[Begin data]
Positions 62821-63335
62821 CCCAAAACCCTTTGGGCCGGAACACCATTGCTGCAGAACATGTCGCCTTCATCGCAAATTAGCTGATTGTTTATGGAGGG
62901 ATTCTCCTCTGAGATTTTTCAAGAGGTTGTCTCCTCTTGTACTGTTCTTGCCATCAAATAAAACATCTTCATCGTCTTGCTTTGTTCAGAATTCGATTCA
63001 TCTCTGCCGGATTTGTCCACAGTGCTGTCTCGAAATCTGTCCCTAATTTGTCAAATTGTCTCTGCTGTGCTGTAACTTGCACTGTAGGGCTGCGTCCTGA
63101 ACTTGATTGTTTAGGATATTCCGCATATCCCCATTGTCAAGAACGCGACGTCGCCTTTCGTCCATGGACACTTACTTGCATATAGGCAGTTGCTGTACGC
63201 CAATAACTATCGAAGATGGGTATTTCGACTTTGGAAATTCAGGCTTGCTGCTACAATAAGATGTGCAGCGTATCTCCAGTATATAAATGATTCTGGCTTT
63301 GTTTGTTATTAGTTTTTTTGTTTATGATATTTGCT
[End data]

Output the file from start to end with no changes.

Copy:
Positions 62821-63335
62821 CCCAAAACCCTTTGGGCCGGAACACCATTGCTGCAGAACATGTCGCCTTCATCGCAAATTAGCTGATTGTTTATGGAGGG
62901 ATTCTCCTCTGAGATTTTTCAAGAGGTTGTCTCCTCTTGTACTGTTCTTGCCATCAAATAAAACATCTTCATCGTCTTGCTTTGTTCAGAATTCGATTCA
63001 TCTCTGCCGGATTTGTCCACAGTGCTGTCTCGAAATCTGTCCCTAATTTGTCAAATTGTCTCTGCTGTGCTGTAACTTGCACTGTAGGGCTGCGTCCTGA
63101 ACTTGATTGTTTAGGATATTCCGCATATCCCCATTGTCAAGAACGCGACGTCGCCTTTCGTCCATGGACACTTACTTGCATATAGGCAGTTGCTGTACGC
63201 CAATAACTATCGAAGATGGGTATTTCGACTTTGGAAATTCAGGCTTGCTGCTACAATAAGATGTGCAGCGTATCTCCAGTATATAAATGATTCTGGCTTT
63301 GTTTGTTATTAGTTTTTTTGTTTATGATATTTGCT